Challenges remain for Obamacare Consumers
Posted on November 14, 2012 by admin
Many Americans still recall the glitches associated with the launch of HealthCare.gov last year. This year the Obama administration wants that to be a distant memory. The Administration has put in place many new previsions to rectify the troubled website for the upcoming enrollment period of Obamacare on November 15th. With these glitches fixed many consumers are now encountering a new problem, the rising costs of premiums.
HealthCare.gov was basically unusable last year so in the months and weeks leading up to open enrollment for this year the Obama administration has taken many precautions so they do not encounter a repeat performance of last year’s troubled website. Thus, trying not to give Republicans any more ammunition to the bill many of them oppose. So this year the website is much improved and consumers will find it easier to navigate but might be surprised to see increased costs and some unexpected demands for subsidies thus causing some consumers to get double billed if they choose to change their health care coverage for the upcoming year.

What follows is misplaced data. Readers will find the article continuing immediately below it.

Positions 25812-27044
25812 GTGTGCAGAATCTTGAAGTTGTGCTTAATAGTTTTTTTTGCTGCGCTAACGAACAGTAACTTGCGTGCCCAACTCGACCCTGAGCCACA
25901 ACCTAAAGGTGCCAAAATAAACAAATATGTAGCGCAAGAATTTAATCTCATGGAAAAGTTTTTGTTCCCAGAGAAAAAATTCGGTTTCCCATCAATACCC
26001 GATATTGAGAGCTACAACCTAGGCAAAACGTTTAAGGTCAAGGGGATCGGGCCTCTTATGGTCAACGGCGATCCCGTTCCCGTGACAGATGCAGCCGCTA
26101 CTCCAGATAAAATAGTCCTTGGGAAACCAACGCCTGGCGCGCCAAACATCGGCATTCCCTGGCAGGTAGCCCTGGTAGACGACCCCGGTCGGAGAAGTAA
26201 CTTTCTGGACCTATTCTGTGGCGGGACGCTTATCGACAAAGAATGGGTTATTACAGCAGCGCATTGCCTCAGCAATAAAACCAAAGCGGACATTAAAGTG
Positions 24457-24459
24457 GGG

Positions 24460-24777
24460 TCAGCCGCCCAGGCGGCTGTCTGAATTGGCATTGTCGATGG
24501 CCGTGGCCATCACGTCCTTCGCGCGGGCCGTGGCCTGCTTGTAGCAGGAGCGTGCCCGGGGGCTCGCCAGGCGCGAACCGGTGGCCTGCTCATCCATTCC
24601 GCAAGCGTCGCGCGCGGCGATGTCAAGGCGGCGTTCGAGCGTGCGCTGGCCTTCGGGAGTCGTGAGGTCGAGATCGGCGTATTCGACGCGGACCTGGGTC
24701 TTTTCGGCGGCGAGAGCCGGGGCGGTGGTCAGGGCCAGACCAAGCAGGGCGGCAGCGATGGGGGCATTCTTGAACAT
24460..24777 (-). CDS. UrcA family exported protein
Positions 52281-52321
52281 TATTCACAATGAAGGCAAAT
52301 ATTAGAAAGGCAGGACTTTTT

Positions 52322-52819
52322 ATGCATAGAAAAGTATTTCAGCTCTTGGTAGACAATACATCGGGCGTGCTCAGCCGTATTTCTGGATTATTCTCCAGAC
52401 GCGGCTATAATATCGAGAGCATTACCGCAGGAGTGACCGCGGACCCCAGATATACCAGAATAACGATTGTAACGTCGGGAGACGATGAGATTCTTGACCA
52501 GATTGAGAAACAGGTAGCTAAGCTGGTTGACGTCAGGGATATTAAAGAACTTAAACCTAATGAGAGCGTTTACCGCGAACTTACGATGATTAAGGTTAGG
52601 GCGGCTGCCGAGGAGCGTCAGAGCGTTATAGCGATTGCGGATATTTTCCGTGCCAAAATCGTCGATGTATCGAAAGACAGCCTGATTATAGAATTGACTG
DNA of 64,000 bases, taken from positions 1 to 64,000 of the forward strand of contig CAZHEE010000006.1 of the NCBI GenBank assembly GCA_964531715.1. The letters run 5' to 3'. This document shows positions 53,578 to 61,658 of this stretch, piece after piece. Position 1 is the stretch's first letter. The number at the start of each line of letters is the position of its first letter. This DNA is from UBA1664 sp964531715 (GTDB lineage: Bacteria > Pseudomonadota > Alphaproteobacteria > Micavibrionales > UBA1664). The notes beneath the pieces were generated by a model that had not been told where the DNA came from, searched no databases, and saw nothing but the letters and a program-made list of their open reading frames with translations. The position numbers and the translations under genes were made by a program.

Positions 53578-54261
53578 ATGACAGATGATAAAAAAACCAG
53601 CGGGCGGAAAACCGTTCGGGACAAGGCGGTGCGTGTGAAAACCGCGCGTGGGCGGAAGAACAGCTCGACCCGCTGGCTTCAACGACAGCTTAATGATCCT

According to many analysts and insurers these potential problems of double billing and demands for subsidies will most likely affect those individuals who were already enrolled in Obamacare this past year. These problems could affect the Affordable Care Act since many Republicans already opposed to the bill and this would see this as another snafu and to try and repeal the law, especially with Republicans taking over the majority in the Senate come this January.
As most individuals know the open enrollment period November 15th through February 15th will allow qualified individuals to get health insurance and many times those premiums will be subsidized federally. At this point premiums appear to be stable but questions arise as to how the system will handle almost 6 million individuals who are expected to re-enroll in Obamacare. Many analysts predict that the re-enrolling of millions of individuals and many new enrollees will strain the system and this prediction could be the cause of this week’s forecast of a reduced enrollment.
Over 4 million individuals might simply choose to renew their policies automatically by December 15th but many of those consumers might end up with increased costs as many insurers raise the premiums of existing policies.
Many consumers may look and enroll for cheaper plans but once they enroll in the new plan they may get billed twice, once for the new plan and once for the old plan. At this point the government does not have an automated system to help notify insurance companies of any new changes. Therefore some policy holders may not only get billed twice but many who receive subsidies to help pay for their health insurance coverage could be asked to return a portion of those funds received if their income increased during the year and they did not notify the government. Many may be faced with returning subsidy funds when renewing their policies this year.